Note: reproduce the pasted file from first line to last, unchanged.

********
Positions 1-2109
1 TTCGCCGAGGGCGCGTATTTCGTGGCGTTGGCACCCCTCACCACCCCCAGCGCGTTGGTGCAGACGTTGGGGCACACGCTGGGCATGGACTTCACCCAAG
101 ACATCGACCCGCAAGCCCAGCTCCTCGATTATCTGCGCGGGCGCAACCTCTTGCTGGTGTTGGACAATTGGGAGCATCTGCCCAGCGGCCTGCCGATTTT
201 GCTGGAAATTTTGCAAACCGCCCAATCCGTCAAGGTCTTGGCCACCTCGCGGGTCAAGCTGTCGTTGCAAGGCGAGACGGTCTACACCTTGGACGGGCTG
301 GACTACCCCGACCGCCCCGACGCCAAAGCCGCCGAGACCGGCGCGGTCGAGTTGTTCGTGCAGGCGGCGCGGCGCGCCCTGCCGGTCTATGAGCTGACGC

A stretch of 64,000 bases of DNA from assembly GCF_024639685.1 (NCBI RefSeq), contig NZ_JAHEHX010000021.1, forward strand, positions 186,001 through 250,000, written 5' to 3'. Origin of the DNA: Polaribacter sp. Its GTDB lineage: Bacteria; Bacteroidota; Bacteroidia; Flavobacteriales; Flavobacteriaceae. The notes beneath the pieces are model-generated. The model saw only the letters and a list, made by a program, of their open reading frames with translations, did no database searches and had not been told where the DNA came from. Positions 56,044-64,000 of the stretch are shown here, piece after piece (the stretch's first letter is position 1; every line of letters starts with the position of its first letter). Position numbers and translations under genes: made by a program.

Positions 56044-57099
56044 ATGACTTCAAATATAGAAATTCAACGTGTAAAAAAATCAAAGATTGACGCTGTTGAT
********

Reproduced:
Positions 1-2109
1 TTCGCCGAGGGCGCGTATTTCGTGGCGTTGGCACCCCTCACCACCCCCAGCGCGTTGGTGCAGACGTTGGGGCACACGCTGGGCATGGACTTCACCCAAG
101 ACATCGACCCGCAAGCCCAGCTCCTCGATTATCTGCGCGGGCGCAACCTCTTGCTGGTGTTGGACAATTGGGAGCATCTGCCCAGCGGCCTGCCGATTTT
201 GCTGGAAATTTTGCAAACCGCCCAATCCGTCAAGGTCTTGGCCACCTCGCGGGTCAAGCTGTCGTTGCAAGGCGAGACGGTCTACACCTTGGACGGGCTG
301 GACTACCCCGACCGCCCCGACGCCAAAGCCGCCGAGACCGGCGCGGTCGAGTTGTTCGTGCAGGCGGCGCGGCGCGCCCTGCCGGTCTATGAGCTGACGC

A stretch of 64,000 bases of DNA from assembly GCF_024639685.1 (NCBI RefSeq), contig NZ_JAHEHX010000021.1, forward strand, positions 186,001 through 250,000, written 5' to 3'. Origin of the DNA: Polaribacter sp. Its GTDB lineage: Bacteria; Bacteroidota; Bacteroidia; Flavobacteriales; Flavobacteriaceae. The notes beneath the pieces are model-generated. The model saw only the letters and a list, made by a program, of their open reading frames with translations, did no database searches and had not been told where the DNA came from. Positions 56,044-64,000 of the stretch are shown here, piece after piece (the stretch's first letter is position 1; every line of letters starts with the position of its first letter). Position numbers and translations under genes: made by a program.

Positions 56044-57099
56044 ATGACTTCAAATATAGAAATTCAACGTGTAAAAAAATCAAAGATTGACGCTGTTGAT